Every detail in our "official" lives was informed by the military: our drab khaki school uniforms, with our shoulder markers changing like military ranks as we passed from one grade to the next; our mandatory military training; and the Baath student organisations we were urged to join. Favoured junior Baathists were awarded bonus grades and given special opportunities. Of course, many were mukhabarat in the making.

Those of us lucky enough to avoid these traps only knew half the evil we faced everyday. We knew our government would never fight Israel and free the Golan. We knew this was Syria's role in a game of Middle East geopolitical chess: the resistors. Crocodile tears were routinely shed by the regime for Palestine while no one did anything for Palestinians, and while Palestinian refugees in Syria were treated as second-class citizens. But we did not imagine the sinister role the army would finally play.

When the time came, our tanks turned away from Israel and faced Deraa instead. Tanks - which had done nothing but protect the Israeli border for 42 years - along with a brainwashed army and an entire air force would finally fire their ammunition, as had always been intended, towards the real enemy of state: the Syrian people chanting for freedom.

As if ambivalent silence were not enough, abuse of the Syrian revolution reached a new low in the past weeks. Syrian photographs and videos have been mistakenly portrayed on blogs, social media, and television channels as photographs from Gaza. Sometimes the same people who claimed that images of Syrian atrocities were fabricated propaganda now pass these images off as Palestinian.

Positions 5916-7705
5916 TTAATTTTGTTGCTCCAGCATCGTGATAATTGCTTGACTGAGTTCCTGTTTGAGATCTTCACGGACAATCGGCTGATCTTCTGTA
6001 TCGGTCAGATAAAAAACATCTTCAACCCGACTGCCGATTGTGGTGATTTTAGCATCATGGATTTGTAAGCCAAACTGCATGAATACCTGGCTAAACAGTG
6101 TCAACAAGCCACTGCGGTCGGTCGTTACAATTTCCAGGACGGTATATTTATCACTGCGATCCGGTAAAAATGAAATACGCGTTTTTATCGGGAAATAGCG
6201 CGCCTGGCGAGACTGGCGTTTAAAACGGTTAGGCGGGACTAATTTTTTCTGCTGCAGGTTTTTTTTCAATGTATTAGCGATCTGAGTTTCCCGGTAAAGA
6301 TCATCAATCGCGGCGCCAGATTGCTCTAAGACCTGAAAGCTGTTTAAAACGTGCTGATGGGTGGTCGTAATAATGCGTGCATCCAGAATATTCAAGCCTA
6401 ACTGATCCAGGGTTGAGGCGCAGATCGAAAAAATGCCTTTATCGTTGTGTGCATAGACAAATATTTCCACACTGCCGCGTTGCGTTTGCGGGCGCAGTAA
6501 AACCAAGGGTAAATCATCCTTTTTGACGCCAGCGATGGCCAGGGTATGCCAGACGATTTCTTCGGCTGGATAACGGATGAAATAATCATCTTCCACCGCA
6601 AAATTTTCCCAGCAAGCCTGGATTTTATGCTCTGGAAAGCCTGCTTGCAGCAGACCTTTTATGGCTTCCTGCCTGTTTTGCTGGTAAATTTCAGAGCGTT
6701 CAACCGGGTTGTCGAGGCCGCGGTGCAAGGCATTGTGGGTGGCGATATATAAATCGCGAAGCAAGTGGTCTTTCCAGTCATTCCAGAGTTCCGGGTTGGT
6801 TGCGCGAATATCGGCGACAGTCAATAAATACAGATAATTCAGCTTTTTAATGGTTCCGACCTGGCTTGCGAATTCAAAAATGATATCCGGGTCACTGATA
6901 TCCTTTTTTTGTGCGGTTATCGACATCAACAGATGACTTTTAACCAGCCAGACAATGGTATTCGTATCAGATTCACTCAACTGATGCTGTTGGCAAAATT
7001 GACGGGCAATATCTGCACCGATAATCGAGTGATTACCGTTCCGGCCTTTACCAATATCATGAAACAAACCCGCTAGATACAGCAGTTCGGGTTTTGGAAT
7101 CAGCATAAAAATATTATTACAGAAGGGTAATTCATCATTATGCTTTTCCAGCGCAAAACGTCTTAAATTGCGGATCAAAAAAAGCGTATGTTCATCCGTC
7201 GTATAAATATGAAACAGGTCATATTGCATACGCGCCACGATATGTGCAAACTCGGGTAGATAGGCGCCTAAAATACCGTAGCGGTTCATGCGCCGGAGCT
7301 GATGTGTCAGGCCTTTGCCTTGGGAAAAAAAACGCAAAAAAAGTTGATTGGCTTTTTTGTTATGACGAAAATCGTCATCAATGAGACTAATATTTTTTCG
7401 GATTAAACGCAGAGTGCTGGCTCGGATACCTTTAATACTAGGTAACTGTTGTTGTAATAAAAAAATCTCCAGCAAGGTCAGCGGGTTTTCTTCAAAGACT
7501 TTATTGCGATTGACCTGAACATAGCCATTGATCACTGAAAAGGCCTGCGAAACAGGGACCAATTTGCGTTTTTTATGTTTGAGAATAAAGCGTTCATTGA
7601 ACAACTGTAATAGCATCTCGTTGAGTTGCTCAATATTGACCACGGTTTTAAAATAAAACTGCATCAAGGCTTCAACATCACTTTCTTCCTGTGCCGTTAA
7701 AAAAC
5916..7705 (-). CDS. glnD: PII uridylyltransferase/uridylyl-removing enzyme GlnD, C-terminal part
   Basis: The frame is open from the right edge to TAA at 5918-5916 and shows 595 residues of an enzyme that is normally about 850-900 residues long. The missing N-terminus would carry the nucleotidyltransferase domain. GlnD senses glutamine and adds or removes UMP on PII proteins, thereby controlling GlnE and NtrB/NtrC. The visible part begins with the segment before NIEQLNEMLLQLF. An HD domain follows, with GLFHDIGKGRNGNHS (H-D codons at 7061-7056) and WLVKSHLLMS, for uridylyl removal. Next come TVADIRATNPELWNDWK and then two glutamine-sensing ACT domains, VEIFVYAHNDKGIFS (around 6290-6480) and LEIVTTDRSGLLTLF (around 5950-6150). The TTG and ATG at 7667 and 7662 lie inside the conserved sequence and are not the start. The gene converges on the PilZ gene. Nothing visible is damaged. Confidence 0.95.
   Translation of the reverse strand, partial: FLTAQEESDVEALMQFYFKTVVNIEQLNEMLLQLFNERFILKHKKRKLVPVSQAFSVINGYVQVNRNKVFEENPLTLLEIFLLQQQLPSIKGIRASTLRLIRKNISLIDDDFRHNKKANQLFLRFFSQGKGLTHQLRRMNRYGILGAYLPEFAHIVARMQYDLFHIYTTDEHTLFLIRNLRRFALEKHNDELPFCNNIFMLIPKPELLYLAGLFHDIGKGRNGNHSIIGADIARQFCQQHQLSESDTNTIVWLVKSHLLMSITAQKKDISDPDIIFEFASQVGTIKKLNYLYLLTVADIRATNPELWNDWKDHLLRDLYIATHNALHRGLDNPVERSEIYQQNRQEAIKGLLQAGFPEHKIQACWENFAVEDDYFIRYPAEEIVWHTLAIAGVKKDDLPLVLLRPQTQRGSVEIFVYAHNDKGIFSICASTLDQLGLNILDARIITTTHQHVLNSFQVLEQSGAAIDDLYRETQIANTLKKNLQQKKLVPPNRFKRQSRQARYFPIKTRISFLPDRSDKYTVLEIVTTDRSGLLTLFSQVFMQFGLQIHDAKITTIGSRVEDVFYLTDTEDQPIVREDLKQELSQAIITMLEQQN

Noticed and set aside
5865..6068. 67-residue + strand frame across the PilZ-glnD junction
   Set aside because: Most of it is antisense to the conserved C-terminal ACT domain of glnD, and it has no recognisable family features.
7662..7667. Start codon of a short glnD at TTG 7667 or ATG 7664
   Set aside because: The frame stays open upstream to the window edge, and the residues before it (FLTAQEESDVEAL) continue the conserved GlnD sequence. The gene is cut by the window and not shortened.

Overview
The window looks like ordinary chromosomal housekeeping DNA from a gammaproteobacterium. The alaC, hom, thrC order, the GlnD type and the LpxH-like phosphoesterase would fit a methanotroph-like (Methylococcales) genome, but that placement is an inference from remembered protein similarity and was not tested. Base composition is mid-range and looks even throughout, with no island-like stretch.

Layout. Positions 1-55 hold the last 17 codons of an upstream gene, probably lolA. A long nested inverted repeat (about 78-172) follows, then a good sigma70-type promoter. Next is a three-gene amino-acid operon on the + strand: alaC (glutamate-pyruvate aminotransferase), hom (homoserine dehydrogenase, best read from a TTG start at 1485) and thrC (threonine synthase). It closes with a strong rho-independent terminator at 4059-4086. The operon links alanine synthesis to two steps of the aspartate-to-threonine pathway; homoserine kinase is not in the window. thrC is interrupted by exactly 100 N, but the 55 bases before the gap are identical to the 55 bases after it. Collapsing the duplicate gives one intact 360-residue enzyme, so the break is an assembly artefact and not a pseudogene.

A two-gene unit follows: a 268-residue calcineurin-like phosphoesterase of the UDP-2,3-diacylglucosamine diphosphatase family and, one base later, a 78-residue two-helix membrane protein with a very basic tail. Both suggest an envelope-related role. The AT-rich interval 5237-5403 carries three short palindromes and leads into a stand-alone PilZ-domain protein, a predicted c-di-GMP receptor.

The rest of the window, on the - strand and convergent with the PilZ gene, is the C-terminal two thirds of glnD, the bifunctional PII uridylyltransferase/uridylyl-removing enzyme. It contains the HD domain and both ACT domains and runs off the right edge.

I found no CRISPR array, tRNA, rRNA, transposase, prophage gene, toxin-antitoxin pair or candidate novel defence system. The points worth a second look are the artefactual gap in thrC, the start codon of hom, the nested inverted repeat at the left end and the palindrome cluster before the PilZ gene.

The irony that Syrian images are now used as false propaganda, after having previously been labelled as false propaganda, is stunning. Why the ambiguity, the betrayal? Why the hypocrisy?

The fact that images of Syria's dead are so easily confused with images from Gaza is evidence that not only are our people and our landscapes interchangeable, the violence is interchangeable as well. Our buildings collapse the same way from bombs falling from the sky, our dead children's bodies hang limply the same way in their weeping fathers' arms, and our mothers wail the same way as they bury yet another son. Syrians know this. As do Palestinians.

Last Friday, tens of thousands of Syrians stood in their smouldering, ruined cities and towns, risking their lives as bullets rained down, to chant for freedom and chant for Gaza. Unlike the tyrant and his treacherous army, the Syrian people expressed true resistance, which does not come from a nationalism textbook or an empty slogan. They didn't need a nuanced argument to chant: Syria and Gaza are one.


Amal Hanano is a pseudonym for a Syrian American writer

On Twitter: @amalhanano

Published: November 29, 2012 04:00 AM